Daily Reflection
October 3rd, 2003
Mary Haynes Kuhlman
English Department
Click here for a photo of and information on this writer.
Memorial of St. Francis Borgia, S.J.
Baruch 1:15-22
Psalm 79:1-2, 3-5, 8, 9
Luke 10:13-16

"O Lord, deliver us... and pardon our sins for your name's sake," sings today's Psalm.  The first reading from Baruch, one of the Apocryphal books, gives us the exiles' confession that they have not listened to God; they have disobeyed and have done evil deeds.  But do I really want to follow their example and acknowledge how I haven't listened and have sinned?  Do I really want to be delivered from my sins?

Certainly we want to be delivered from the bad things we don't choose, like grief and loss, crime and fear, confusion and disappointment.  Yes, I'd choose that kind of deliverance.  But my sins -- in that they are sinful, I have somehow chosen them. To be separated from my comfortable sinful ways threatens to involve some sacrifice.  Do I really want to be delivered? Haven't I rather enjoyed serving my other gods?

In the short Gospel passage, Jesus tells his disciples that the people of several towns have chosen their sinful ways over really listening to Him. I get the uncomfortable feeling that my 21st century American culture, like Jesus's Chorazin, Bethsaida and Capernaum, isn't listening to Jesus and his disciples.  (The "disciples" include his early ones who wrote the Gospels, and his 21st century ones, the good people who lead us in various ways in the Church today.)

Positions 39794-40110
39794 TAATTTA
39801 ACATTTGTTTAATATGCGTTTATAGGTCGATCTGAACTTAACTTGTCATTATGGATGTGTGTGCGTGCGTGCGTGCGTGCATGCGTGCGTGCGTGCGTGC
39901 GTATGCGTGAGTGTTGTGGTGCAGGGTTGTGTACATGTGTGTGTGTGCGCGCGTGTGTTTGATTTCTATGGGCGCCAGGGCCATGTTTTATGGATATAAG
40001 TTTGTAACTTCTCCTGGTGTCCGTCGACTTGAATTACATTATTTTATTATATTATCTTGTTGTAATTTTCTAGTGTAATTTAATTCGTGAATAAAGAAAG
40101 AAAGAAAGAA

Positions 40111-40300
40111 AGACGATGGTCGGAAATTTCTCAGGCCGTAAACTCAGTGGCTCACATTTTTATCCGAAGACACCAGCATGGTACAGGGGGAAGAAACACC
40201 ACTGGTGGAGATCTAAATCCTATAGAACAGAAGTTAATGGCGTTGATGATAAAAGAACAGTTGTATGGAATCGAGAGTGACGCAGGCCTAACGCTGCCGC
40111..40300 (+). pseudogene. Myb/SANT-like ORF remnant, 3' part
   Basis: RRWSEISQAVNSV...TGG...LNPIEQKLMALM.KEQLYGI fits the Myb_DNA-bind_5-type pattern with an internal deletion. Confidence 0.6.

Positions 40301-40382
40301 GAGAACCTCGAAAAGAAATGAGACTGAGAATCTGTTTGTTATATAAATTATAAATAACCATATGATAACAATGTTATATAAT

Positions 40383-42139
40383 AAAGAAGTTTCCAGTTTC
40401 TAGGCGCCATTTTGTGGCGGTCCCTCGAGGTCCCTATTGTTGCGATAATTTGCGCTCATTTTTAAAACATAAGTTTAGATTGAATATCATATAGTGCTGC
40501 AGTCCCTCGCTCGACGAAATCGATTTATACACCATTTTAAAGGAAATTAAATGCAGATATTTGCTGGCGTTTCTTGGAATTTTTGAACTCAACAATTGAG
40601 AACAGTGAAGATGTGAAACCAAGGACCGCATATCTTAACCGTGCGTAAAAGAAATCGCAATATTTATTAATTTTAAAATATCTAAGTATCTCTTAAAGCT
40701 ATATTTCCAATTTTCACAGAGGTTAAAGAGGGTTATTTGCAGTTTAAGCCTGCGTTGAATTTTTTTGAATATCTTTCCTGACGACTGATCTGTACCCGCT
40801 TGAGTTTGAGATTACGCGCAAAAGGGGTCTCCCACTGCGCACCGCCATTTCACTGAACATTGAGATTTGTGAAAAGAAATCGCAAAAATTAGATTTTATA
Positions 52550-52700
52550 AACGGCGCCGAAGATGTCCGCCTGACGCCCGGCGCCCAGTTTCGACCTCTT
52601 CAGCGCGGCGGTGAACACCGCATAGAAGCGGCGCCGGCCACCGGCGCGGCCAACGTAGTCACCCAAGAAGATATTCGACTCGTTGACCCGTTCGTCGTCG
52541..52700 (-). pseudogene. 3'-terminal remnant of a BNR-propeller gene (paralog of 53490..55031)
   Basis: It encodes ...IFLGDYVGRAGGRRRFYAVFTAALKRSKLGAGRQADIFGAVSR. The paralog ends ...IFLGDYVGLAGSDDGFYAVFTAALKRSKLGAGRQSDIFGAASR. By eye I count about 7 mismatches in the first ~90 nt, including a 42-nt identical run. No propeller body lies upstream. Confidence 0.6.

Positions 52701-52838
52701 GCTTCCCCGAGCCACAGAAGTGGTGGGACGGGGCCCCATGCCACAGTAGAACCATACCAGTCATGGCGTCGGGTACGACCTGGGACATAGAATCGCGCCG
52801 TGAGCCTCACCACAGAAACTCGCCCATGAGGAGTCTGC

Jesus tells these disciples, "Whoever listens to you listens to me." Listening -- that can be hard. Our lives are full of noise -- like the clamor of the city, the crowds, machinery, TV, and the psychological tumult of news, schedules, projects, clients, colleagues, chatter, and even the physical background noises like pain, pleasurable sensations, weather.  Also, it's not only this American culture that doesn't hear; Jesus's teaching is either not heard or rejected and contradicted all over this sad world.

But today, with my sense of sin and sadness, I suddenly realize that in simply reading the Gospel, I am called to be among, or at least a follower of, what I just called "the good people who lead us ....in the Church today."  They are the 21st century versions of the 72 or so disciples that Jesus is sending out in today's Gospel, to be listened to or rejected in His name.  If today I can manage to ask -- truly -- to be delivered from my comfortable sins, perhaps I can speak the Gospel I've heard, in words or in my way of life

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